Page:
10 Things You Need To Do at the End of Ski Season

By Wendy Clinch •  Updated: 04/05/22 •  4 min read

Bette Davis

Let’s face it: It’s April 5. And we all know what that means: It’s National Deep Dish Pizza Day, National Library Workers Day, and Bette Davis‘ birthday. But I’m not going to talk about any of those. Because the most important thing about April 5 is that for most of us, ski season is drawing to a close.

Sure, some of us are still skiing. Maybe you’ll be making turns at one of those places that’ll be open into May, or June, or even August. Maybe you’re lucky enough to be heading down to Chile this summer. Or maybe you’re in the Southern Hemisphere and your season is just getting underway.

Skiing in New Zealand.

But for now, let’s surmise that ski season is either ending or just about over. And for us, there are a few things we need to do to put the season to bed.

IMG_71351) Get your skis ready for summer. Whether you do it yourself or have your ski shop do it for you, there are things you need to take care of before you put your skis to bed. First, clean the tops and bases and apply a layer of soft, hydrocarbon wax to keep them protected and hydrated (be sure to coat the edges, too, so they don’t rust). Some people like to turn down the DIN on their bindings to ease tension on the springs, though many say this isn’t necessary. I’ve never done it and haven’t had a problem, so it’s up to you. Finally, secure your skis with a strap base-to-base and store them in a cool, dry place, away from sunlight. Be sure to keep them off a concrete floor, which can hold moisture and cause the edges to rust.



IMG_71362) Prepare your boots: Clean the outsides, then remove the liners and make sure they’re completely dry. You might want to sprinkle some powder inside to absorb moisture and odors. Then reinstall the liners and buckle the boots loosely so they retain their shape. Store them off the floor in a cool, dry place over the summer.


3) Clean your ski clothes: Ski jackets and pants are meant to play in, and they can get pretty grungy. And trust me: no one wants to smell your body odor. Not even you. Here are 10+ tips on taking care of your ski wear.

4) Empty your boot bag: It’s amazing how much junk you can accumulate in just one ski season, so give your bag a thorough going over (you don’t want any old snacks moldering inside over the summer!). While you’re at it, check the pockets of your ski jackets and pants. Last year I found over a hundred dollars spread out among four jackets. You might get lucky.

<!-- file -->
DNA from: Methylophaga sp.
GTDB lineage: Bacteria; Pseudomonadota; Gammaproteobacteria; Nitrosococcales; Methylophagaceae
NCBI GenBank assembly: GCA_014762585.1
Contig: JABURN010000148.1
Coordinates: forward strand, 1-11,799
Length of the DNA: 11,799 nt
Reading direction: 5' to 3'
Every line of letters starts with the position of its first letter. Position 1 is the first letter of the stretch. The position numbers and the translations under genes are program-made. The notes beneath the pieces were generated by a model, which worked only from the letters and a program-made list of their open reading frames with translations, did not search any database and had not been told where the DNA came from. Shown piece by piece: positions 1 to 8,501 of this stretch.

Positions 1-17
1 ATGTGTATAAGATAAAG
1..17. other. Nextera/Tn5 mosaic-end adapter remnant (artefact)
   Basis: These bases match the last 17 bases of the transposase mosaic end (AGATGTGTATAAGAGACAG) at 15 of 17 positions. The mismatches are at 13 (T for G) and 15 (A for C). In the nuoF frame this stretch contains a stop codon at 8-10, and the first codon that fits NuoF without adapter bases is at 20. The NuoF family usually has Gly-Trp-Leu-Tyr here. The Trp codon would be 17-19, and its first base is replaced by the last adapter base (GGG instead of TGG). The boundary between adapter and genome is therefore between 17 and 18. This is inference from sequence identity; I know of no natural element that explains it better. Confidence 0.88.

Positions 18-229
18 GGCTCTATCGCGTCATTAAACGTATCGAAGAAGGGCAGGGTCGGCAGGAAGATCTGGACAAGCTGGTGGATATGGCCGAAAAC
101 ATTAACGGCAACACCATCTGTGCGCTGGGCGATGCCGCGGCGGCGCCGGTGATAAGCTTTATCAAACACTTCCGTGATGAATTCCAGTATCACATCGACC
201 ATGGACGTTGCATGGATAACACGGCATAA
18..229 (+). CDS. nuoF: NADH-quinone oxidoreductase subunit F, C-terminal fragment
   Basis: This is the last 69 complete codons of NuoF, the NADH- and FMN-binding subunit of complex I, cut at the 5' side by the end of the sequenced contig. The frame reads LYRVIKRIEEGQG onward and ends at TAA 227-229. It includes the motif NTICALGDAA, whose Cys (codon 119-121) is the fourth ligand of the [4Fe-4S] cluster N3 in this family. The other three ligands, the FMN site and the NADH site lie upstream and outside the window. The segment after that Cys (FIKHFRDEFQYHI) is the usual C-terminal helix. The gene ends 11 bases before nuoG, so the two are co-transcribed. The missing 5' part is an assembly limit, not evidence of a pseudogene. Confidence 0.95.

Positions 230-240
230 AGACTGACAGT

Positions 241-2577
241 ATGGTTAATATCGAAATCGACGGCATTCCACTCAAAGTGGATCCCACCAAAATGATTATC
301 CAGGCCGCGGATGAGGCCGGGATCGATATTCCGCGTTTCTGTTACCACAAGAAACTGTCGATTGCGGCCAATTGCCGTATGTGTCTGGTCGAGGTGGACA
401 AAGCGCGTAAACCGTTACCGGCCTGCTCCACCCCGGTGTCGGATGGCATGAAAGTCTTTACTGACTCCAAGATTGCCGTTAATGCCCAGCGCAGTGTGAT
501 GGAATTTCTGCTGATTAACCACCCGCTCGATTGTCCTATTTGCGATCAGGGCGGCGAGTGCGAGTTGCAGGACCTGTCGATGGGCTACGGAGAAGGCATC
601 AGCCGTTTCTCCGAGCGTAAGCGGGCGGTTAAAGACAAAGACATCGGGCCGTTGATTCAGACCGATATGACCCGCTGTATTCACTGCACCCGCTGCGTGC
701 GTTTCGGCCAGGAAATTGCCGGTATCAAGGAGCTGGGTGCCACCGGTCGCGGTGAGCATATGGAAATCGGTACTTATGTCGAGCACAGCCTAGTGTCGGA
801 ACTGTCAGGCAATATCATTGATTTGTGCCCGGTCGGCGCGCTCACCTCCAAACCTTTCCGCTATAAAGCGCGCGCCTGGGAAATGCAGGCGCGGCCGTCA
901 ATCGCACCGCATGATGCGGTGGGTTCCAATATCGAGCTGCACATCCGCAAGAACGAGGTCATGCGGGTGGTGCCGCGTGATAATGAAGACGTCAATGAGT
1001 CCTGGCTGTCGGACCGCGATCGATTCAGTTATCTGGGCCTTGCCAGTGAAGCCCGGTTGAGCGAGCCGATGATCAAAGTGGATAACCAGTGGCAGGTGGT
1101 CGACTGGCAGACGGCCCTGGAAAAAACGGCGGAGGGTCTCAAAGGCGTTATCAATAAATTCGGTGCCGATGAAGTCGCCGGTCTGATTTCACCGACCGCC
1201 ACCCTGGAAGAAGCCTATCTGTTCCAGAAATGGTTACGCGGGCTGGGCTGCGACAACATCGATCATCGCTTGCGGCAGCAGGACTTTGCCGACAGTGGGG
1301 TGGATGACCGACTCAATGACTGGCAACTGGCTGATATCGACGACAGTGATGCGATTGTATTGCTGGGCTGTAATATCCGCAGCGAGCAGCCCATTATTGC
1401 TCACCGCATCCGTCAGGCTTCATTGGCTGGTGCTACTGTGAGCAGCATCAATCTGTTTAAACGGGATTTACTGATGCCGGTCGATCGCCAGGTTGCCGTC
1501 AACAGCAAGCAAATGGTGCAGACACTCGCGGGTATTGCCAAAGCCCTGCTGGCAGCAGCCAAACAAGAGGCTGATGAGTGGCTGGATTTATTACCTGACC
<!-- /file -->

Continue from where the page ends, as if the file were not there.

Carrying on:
5) Buy your pass: Sure, it’s early. But the best season pass deals are always in the spring. Most mountains offer discounts if you buy your pass in advance, and the sooner, the better.

6) Shop the sales: The end of the season means great deals on ski gear and apparel. It’s not uncommon to find ski gear at 30-, 40-, even 60% off. So go forth and save!

7) Remember to remove your snow tires: Okay, so not exactly ski gear, but snow tires are definitely important for getting you to the mountain safely. What’s more, winter tires are notorious for reducing your gas mileage, since their tread has more road resistance than summer and all-season tires. So be sure to swap ’em out.

8) Plan next season’s adventure. Shut your eyes and dream. Where do you want to go next year? Start thinking about it now.  It’ll give you something to look forward to. And besides, some places offer great deals if you book early.

9) Make a list of fun things to do this summer. I don’t know about you, but I fall in to a serious funk when ski season is over (see my blog post about reverse Seasonal Affective Disorder). Having fun things to do in the summer certainly helps.

10) Join TheSkiDiva.com: Just because the weather’s warm doesn’t mean you can’t keep the ski stoke going. So if you haven’t already, head over to TheSkiDiva.com and register to be part of the leading online community for women who love to ski. It’s a great place to talk about anything and everything ski related, even during the dog days of August. Remember, we’re there all year long.